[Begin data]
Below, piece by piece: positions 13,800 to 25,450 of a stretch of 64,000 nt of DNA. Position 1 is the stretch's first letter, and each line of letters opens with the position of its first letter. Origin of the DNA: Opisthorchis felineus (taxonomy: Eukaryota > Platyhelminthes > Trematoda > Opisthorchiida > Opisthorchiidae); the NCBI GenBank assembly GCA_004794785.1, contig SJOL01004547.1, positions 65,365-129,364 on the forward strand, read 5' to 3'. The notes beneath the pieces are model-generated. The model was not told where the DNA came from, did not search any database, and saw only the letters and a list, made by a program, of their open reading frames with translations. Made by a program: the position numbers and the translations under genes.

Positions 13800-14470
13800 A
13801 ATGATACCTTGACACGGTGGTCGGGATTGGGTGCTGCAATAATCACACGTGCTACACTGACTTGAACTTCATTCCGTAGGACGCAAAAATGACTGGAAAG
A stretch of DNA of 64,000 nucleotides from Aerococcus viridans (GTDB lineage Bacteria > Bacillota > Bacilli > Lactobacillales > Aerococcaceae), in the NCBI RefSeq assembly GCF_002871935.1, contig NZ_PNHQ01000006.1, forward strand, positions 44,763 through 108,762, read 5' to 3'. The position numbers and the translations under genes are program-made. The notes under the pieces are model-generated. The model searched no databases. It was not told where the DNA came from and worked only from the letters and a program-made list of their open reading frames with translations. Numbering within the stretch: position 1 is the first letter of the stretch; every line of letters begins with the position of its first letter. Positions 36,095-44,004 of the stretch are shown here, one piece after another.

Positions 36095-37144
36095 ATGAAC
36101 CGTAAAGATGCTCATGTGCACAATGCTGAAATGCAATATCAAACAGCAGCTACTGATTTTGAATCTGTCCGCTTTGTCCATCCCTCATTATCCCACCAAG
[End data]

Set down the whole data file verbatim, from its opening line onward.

Below, piece by piece: positions 13,800 to 25,450 of a stretch of 64,000 nt of DNA. Position 1 is the stretch's first letter, and each line of letters opens with the position of its first letter. Origin of the DNA: Opisthorchis felineus (taxonomy: Eukaryota > Platyhelminthes > Trematoda > Opisthorchiida > Opisthorchiidae); the NCBI GenBank assembly GCA_004794785.1, contig SJOL01004547.1, positions 65,365-129,364 on the forward strand, read 5' to 3'. The notes beneath the pieces are model-generated. The model was not told where the DNA came from, did not search any database, and saw only the letters and a list, made by a program, of their open reading frames with translations. Made by a program: the position numbers and the translations under genes.

Positions 13800-14470
13800 A
13801 ATGATACCTTGACACGGTGGTCGGGATTGGGTGCTGCAATAATCACACGTGCTACACTGACTTGAACTTCATTCCGTAGGACGCAAAAATGACTGGAAAG
A stretch of DNA of 64,000 nucleotides from Aerococcus viridans (GTDB lineage Bacteria > Bacillota > Bacilli > Lactobacillales > Aerococcaceae), in the NCBI RefSeq assembly GCF_002871935.1, contig NZ_PNHQ01000006.1, forward strand, positions 44,763 through 108,762, read 5' to 3'. The position numbers and the translations under genes are program-made. The notes under the pieces are model-generated. The model searched no databases. It was not told where the DNA came from and worked only from the letters and a program-made list of their open reading frames with translations. Numbering within the stretch: position 1 is the first letter of the stretch; every line of letters begins with the position of its first letter. Positions 36,095-44,004 of the stretch are shown here, one piece after another.

Positions 36095-37144
36095 ATGAAC
36101 CGTAAAGATGCTCATGTGCACAATGCTGAAATGCAATATCAAACAGCAGCTACTGATTTTGAATCTGTCCGCTTTGTCCATCCCTCATTATCCCACCAAG